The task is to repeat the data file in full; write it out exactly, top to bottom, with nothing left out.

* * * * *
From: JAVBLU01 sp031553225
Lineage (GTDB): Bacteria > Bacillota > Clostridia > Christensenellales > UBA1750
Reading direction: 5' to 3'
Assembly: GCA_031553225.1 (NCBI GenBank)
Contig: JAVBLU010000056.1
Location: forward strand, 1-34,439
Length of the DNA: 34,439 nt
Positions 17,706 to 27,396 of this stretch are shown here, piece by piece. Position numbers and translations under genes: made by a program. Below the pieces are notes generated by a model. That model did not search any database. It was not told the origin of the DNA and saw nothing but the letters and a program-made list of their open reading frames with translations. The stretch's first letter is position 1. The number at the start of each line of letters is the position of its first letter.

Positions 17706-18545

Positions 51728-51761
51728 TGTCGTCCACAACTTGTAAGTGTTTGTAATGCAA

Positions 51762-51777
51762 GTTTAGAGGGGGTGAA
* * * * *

From: JAVBLU01 sp031553225
Lineage (GTDB): Bacteria > Bacillota > Clostridia > Christensenellales > UBA1750
Reading direction: 5' to 3'
Assembly: GCA_031553225.1 (NCBI GenBank)
Contig: JAVBLU010000056.1
Location: forward strand, 1-34,439
Length of the DNA: 34,439 nt
Positions 17,706 to 27,396 of this stretch are shown here, piece by piece. Position numbers and translations under genes: made by a program. Below the pieces are notes generated by a model. That model did not search any database. It was not told the origin of the DNA and saw nothing but the letters and a program-made list of their open reading frames with translations. The stretch's first letter is position 1. The number at the start of each line of letters is the position of its first letter.

Positions 17706-18545

Positions 51728-51761
51728 TGTCGTCCACAACTTGTAAGTGTTTGTAATGCAA

Positions 51762-51777
51762 GTTTAGAGGGGGTGAA